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Hudson River Park’s Pier 25

By Kate “Bob” Addison

Saturday May 19, 2012

Well, here we are in Manhattan, very much enjoying life at a lovely berth at Hudson River Park’s Pier 25. The pier is more pleasure park than working wharf these days: pretty paving slabs all around the edge make a broad, flat promenade for the many nannies wheeling their flocks, people walking dogs and children on leashes; there are benches and seats at the end for couples to sit and hold hands as they look at the skyline of New Jersey across the water; a big square of artificial grass for toddlers’ playtime; another big square of sand populated by young New Yorkers with improbably long legs and short shorts playing beach volleyball. There’s even a mini golf course in the middle. People seem attracted to the water, drawn to the end of the pier. The Captain says that nothing has really changed about the feel of Manhattan since Herman Melville wrote about it in Moby Dick in 1851:

‘There now is your insular city of the Manhattoes, belted round by wharves as Indian isles by coral reefs – commerce surrounds it with her surf. Right and left, the streets take you waterward. Its extreme down-town is the Battery, where that noble mole is washed by waves, and cooled by breezes, which a few hours previous were out of sight of land. Look at the crowds of water-gazers there.

Circumambulate the city of a dreamy Sabbath afternoon. Go from Corlears Hook to Coenties Slip and from thence, by Whitehall, northward. What do you see? – Posted like silent sentinels all around the town, stand thousands upon thousands of mortal men fixed in ocean reveries. Some leaning against the spiles, some seated upon the pier-heads; some looking over the bulwarks of ships from China; some high aloft in the rigging, as if striving to get a still better seaward peep. But these are landsmen; of week days pent up in lath and plaster – tied to counters, nailed to benches, clinched to desks. How then is this? Are the green fields gone? What do they here? But look! Here come the crowds, pacing straight for the water…’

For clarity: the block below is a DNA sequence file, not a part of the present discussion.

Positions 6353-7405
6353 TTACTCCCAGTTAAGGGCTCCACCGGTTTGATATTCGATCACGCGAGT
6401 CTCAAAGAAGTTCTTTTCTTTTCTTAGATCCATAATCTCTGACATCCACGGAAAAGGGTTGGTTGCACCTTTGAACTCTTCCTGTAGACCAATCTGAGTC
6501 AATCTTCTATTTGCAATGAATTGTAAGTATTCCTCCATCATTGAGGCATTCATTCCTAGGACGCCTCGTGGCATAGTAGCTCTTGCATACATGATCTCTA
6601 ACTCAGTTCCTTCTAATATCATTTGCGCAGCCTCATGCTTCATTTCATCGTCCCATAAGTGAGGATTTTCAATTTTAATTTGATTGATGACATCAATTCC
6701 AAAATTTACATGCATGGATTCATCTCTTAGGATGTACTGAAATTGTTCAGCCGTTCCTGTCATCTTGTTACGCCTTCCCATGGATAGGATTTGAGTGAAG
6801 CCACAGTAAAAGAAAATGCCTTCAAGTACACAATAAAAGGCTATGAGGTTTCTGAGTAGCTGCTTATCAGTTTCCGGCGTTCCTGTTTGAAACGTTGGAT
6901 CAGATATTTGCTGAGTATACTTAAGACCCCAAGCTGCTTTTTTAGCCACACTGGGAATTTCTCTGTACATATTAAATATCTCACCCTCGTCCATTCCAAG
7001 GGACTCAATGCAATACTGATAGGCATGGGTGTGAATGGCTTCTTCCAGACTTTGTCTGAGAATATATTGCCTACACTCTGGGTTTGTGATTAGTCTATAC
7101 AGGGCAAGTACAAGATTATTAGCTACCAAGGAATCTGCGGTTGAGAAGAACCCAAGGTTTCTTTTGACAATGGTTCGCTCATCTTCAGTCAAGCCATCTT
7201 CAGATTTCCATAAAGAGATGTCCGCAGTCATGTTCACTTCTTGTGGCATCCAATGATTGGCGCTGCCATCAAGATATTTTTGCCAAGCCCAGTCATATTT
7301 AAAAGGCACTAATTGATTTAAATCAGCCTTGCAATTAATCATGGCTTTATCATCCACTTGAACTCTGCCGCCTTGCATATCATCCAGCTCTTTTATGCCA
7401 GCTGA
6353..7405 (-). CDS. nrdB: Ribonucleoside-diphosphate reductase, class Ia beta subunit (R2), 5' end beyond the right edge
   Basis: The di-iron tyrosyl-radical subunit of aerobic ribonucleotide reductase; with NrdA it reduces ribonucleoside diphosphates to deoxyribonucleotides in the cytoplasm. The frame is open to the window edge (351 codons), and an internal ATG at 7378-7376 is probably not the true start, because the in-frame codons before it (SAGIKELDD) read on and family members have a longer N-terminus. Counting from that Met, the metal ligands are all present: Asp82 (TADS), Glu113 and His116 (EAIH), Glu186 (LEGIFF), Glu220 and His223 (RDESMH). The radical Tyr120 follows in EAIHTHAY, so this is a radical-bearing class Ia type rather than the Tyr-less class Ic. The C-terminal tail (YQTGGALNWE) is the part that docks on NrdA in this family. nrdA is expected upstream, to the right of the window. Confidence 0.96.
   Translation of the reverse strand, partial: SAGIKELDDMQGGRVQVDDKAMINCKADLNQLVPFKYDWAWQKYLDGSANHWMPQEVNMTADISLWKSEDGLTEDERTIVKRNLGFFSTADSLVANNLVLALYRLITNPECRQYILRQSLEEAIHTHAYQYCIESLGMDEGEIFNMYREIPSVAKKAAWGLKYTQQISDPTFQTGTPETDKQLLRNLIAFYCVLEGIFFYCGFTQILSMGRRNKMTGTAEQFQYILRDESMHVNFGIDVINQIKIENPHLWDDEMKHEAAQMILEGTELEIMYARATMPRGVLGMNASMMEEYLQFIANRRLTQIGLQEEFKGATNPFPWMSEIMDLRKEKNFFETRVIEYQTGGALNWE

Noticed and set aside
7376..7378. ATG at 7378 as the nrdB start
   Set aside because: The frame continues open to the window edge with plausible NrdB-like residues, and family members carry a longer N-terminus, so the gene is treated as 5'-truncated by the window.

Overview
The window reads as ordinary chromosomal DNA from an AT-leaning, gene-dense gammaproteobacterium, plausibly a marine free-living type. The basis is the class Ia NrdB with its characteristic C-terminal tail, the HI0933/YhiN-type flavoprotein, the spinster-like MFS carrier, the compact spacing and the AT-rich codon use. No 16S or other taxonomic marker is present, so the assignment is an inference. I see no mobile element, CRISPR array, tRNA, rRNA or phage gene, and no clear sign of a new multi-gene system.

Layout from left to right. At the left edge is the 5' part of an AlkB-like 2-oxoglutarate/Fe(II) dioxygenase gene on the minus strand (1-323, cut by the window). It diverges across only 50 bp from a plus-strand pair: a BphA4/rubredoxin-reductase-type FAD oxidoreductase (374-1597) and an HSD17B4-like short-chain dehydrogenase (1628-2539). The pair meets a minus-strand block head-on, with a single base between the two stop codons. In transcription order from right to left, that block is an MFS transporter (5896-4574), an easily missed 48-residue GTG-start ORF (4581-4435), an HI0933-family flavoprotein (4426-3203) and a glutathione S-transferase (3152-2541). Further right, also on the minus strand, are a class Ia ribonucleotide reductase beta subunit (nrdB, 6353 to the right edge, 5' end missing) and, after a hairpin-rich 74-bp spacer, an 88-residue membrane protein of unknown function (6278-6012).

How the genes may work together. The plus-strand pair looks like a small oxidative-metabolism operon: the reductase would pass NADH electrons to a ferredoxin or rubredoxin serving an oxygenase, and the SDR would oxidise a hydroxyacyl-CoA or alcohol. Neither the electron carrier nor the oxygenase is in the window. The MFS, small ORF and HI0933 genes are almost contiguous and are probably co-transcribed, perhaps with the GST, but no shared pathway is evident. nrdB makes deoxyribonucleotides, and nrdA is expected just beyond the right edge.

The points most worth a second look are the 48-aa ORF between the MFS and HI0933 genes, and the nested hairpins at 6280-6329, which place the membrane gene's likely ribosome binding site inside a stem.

And so it goes to this day. Well, a lot of them these days mostly do jogging. So many joggers! The park opens at 6am and the early-morning types arrive right away: mostly solitary and plugged into music, they look like they have training schedules to stick to. Then there are the mid-morning and lunch time groups of twos and threes, a bit more chatty and I wonder if they are friends or personal trainers with their clients. There is a bit of a lull after lunch and then the office workers are allowed out for their daily exercise: not as athletic as the early morning ones, but just as much branded lycra sports wear. You can still tie a ship up here too!

Aboard ship we’re busy as always making the ship look pretty, keeping her painted, oiled and rust-free. We furled all sail this morning as they’re nice and dry now – just the South Pacific topsail tarpsail flying on the fore. Provisioning was made a thousand times easier by the help of Marcia who drove Nadja and Donald all around town to find good fresh produce at sensible prices.

We had a gang of young New York students from the Urban Assembly Harbor School, in the charge of Capt Aaron Singh, aboard yesterday for a guided tour of the ship (www.nyharborschool.org). They had a hands-on lesson setting and striking a staysail under the guidance of Second Mate Sam, and they all did a very good job. We’ll be open to the public this afternoon and tomorrow afternoon too, 2-5pm all welcome to come aboard and look around. The crew like showing people around – a chance to meet people and talk about their ship, their voyages, life aboard.

The off watch been having fun off the ship – walking about taking in the landmarks, shopping, visiting museums and galleries, eating lots. Some of us went to a Brazilian dance party in a park last night, it was right down by the water under Brooklyn bridge with a wonderful view across to Manhattan and the tall masts of huge 4-masted German bark Peking from 1911 (she looks just like Picton Castle but on a much bigger scale), and the 1885 British fullrigger Wavertree at the South Street Seaport Museum accross the water. It was fun people watching – they got style here and super friendly, too.

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